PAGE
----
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But not every leader has altruistic aspirations. Norman Arminger, medieval scholar, rules the Protectorate. He has enslaved civilians, built an army, and spread his forces from Portland through most of western Washington State. Now he wants the Willamette Valley farmland, and he's willing to wage war to conquer it.
Unknown to both factions, however, is the imminent arrival of a ship from Tasmania bearing British soldiers.
"Readers who relish a battle between the forces of light and darkness...are in for a rousing good time." ( Science Fiction Weekly)
Customer ReviewsMost Helpful
By JasonK on 10-11-09
Not bad, but not great
If you liked the first book in the series then you will most likely enjoy this second book. If you felt it was so-so then perhaps you might want to skip this series and move to something else; I found it took some determination to get through parts of this book.
One of my pet peeves in any story is repetion of descriptive words, especially when there is a large supply of other words or phrases that could be used. In the first book it seemed every arrow fired and swipe of a sword resulted in "cloven air" or "this cum that" (bookstore cum coffee shop etc.) to explain dual purpose places or things. Thankfully he used a few different ways to describe things here and there.
A great deal of story time has passed between the first book and this one and I wondered if I had picked the third book and not the second, but this is indeed the second. The gap made me wonder what had happened in the story years between. It is as if this book is just a highlight worth noting in the lives of the characters. It isn't a bad thing because listening to day to day and uneventful routines would be quite dull.
At a few points in the story it was hard to determine where or when events were taking place; there was a lengthy flashback (yes flashbacks can be tricky I know) that left me wondering what I had missed is just one example.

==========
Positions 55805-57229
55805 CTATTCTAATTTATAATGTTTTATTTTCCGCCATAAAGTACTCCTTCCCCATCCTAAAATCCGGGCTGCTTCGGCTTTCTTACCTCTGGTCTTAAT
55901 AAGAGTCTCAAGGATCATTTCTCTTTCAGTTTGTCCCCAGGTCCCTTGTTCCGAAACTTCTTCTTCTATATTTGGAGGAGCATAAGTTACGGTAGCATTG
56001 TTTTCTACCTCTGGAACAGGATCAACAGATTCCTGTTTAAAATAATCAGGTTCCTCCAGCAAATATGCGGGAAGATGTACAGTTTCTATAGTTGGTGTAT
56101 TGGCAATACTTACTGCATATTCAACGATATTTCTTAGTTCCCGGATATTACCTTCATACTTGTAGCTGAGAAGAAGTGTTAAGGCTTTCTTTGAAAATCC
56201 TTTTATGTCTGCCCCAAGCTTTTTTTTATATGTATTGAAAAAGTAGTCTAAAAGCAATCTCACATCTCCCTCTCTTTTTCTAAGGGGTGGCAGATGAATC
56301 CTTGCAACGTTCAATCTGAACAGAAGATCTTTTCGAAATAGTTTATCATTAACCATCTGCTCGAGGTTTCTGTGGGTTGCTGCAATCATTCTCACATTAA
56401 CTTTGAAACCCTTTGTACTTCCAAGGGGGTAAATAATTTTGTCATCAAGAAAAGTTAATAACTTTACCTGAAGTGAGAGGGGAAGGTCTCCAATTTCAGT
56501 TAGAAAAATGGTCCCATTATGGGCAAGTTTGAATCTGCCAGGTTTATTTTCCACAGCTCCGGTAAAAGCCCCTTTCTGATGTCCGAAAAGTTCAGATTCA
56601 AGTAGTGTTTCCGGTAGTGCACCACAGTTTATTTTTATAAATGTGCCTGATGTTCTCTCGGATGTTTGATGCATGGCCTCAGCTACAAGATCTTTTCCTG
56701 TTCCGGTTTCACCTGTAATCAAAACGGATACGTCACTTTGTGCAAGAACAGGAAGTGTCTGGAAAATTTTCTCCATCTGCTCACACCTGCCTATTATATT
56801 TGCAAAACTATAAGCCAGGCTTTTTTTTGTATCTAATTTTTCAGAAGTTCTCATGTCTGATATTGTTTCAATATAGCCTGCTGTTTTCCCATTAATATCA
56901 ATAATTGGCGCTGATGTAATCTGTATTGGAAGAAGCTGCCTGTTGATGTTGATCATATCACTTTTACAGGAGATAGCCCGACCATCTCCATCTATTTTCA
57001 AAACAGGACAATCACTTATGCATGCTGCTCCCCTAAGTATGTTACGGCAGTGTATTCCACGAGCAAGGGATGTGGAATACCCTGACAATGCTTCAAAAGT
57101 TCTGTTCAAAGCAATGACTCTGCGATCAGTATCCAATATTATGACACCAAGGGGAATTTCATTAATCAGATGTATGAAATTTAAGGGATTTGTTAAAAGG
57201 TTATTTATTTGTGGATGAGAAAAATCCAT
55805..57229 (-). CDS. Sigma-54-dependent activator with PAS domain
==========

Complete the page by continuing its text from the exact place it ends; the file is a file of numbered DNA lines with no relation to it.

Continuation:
The narrator is apparently quite accomplished and that fact leaves me wondering why he tends to repeatedly mispronounce words or if the author has spelled the words this way in the text (teeth bared in great effort pronounced as barred). Either way it the same as fingernails on a chalkbaord. Nobody is perfect of course, that aside, he does a good job with character accents and sound effects (woosh, screech, and so on).
The story is interesting enough to keep me listening, at least through the next book.
10 of 11 people found this review helpful
By Jo on 05-06-15
Poor; but I still listened
Very mixed feelings about this very mixed series of books.
I think they (particularly from this book onwards) are more likely to appeal to fantasy fans or medievalists than sci-fi or post-apocalypse fans.
-Characters you care about (even though some are over stereotyped and others are inconsistent)
-I kinda like the evolution from our world into a fantasy type world, but it won't be everyone's cup of tea
-Strong female characters
-mystery of what caused The Change
- Repetitive in many parts
- long winded, over written and not very well written
- Gratuitous, badly written violence
- Signe turned from a good guy into a bad guy for sake of plot without showing development, harder to buy than even some of the fantasy stuff
- Filler novel, not much plot development in this one
- NARRATOR! He might be fine for reading a normal book or male middle American accents, but why on earth was he chosen for this series?!! He can't do female voices and cannot read different accents, especially those from the British isles to save his life ( trust me I'm British), he mispronounces every British and French place name and his Irish Gaelic sounds massacred.
In conclusion; I wouldn't really recommend someone pick up this series. But having started it I want to find out what happens ( like a bad but mildly addictive TV show) so I will probably get the next book, although a paper copy this time.
4 of 4 people found this review helpful